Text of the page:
2016-10-20 / Views

Good luck on The Crib, and Lemaks will be missed

We’d like to bid good-bye to a county couple whose career path has taken them elsewhere, and offer a hello to another whose vision has the capacity to make a major impact here.

Janice and “Doctor Dave” Lemak have moved to Reno, Nev., where he has accepted a position as supervisor in a health system with 13 emergency care facilities.

That makes sense — unless you are one of the hundreds of Leelanau County patients who received care from Dr. Lemak and his wife, Janice, a nurse. Dr. Lemak is a whiz-bang at “emergent care,” which might involve a case of poison ivy or a fall from a ladder. He listened to patients, treated them with respect, and often got to the bottom of an ailment or disease that had previously gone undetected.

Minor surgery? He did that, too.

The Lemaks offered relatively simple and direct health care at a time when the medical field has grown too complex and convoluted. They’ll be missed.

Munson Healthcare owns the building in Suttons Bay off M-22 that formerly housed the Lemaks and Dr. John Dunn, who is retiring. So far, Munson has not identified another physician to locate there.

We’re hopeful, though, that a replacement fills the practice, although filling the shoes of Dr. Dave will be far more difficult. We want to stress the importance of having that practice available to the community.

(Here we tip our hat to Munson for opening a pharmacy in Empire, a service much needed in that community.)

And welcome to Dan and Anna Oginsky from Brighton, who helped put together a nonprofit corporation with three other couples to purchase The Crib lighthouse in the Manitou Passage.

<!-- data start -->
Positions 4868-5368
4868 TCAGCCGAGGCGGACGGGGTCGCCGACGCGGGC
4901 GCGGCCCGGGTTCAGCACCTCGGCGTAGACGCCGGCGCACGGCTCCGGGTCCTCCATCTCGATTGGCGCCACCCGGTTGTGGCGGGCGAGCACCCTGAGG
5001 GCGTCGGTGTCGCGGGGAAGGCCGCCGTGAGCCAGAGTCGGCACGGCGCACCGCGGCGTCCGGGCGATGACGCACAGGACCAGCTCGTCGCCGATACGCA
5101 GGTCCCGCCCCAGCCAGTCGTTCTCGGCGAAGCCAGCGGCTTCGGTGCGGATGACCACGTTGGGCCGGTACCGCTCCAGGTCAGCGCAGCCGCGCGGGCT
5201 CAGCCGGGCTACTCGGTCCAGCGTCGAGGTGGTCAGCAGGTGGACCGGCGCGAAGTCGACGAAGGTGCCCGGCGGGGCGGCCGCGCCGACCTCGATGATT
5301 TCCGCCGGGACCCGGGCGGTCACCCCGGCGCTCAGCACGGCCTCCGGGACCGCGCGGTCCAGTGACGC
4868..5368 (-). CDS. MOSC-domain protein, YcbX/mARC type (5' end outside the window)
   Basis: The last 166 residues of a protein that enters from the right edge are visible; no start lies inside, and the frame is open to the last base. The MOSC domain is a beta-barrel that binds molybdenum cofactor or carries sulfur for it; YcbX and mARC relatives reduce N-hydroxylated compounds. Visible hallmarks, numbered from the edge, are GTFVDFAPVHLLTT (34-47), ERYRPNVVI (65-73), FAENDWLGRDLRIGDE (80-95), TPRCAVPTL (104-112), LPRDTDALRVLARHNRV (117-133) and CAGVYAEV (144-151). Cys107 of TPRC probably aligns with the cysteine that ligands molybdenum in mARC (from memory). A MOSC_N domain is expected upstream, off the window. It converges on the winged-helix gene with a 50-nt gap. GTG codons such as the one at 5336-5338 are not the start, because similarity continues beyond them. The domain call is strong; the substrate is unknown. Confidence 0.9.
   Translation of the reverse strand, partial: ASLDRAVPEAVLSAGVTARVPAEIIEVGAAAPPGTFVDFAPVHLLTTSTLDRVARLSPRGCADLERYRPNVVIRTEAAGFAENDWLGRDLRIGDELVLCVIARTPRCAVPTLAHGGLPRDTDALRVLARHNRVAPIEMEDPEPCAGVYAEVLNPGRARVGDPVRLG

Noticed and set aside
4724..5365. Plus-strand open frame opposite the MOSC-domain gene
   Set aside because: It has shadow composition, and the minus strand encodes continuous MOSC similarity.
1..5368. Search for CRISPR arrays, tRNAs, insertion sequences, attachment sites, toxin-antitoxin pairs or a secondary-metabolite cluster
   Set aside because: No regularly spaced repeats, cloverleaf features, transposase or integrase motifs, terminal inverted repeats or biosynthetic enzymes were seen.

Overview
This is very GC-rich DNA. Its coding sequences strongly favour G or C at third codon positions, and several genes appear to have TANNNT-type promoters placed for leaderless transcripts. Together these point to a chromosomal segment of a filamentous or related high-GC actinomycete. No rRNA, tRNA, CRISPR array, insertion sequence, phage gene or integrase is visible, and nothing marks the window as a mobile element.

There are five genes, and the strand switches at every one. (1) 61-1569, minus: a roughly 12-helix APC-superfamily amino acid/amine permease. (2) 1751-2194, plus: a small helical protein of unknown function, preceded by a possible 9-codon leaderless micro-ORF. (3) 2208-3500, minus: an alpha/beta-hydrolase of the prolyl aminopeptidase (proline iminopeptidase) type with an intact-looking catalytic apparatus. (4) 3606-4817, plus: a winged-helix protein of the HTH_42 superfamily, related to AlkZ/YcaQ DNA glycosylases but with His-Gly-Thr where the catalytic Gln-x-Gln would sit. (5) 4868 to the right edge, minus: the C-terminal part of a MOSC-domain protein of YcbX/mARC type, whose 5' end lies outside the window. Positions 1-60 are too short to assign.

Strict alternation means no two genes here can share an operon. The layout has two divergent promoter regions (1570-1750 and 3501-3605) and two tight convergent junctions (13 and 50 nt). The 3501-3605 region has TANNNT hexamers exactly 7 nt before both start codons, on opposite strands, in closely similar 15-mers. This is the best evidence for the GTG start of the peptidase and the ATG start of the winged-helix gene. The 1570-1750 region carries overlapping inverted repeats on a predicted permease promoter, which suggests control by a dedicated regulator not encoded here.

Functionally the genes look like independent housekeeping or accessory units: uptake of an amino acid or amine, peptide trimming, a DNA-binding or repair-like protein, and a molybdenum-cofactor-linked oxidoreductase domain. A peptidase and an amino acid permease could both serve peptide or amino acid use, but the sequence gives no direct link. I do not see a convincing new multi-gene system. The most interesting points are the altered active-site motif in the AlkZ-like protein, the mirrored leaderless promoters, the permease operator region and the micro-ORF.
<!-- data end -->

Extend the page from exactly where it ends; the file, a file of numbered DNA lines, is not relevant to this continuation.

The Crib has a place in Leelanau County lore, although it’s become the neglected home of spiders and cormorants. It was once an occupied bunker of sorts, its steel and block construction offering drab living quarters to coast guardsmen whose job it was to warn captains about a shoal that has rubbed many ships the wrong way through the years.

The lighthouse, whose fog horn has lulled many a shoreline cabin owner to sleep, has been automated and unoccupied since the 1980’s.

The Oginski’s organization, the North Manitou Light Keepers, will have their hands full in restoring the lighthouse. He estimates that $1 million may be required, all for a building surrounded by water that few people will have the means — or desire — to visit.

But that’s not the point. The Crib deserves respect and recognition.

We like that the Oginskis plan to open the lighthouse to the public. It’s somewhat roomy at two stories, and once provided living quarters for three guardsmen at once.

So there are possibilities. A cast-away bed-and-breakfast? A maritime museum in a maritime relic?

The world’s most remote water slide?

We wish the Oginskis and their organization well.

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From what I read in a

From what I read in a newspaper article recently, Munson owns the building where Suttons Bay Emergency Care was located and Munson has no plans to reopen the facility. If that is the case, shame on Munson.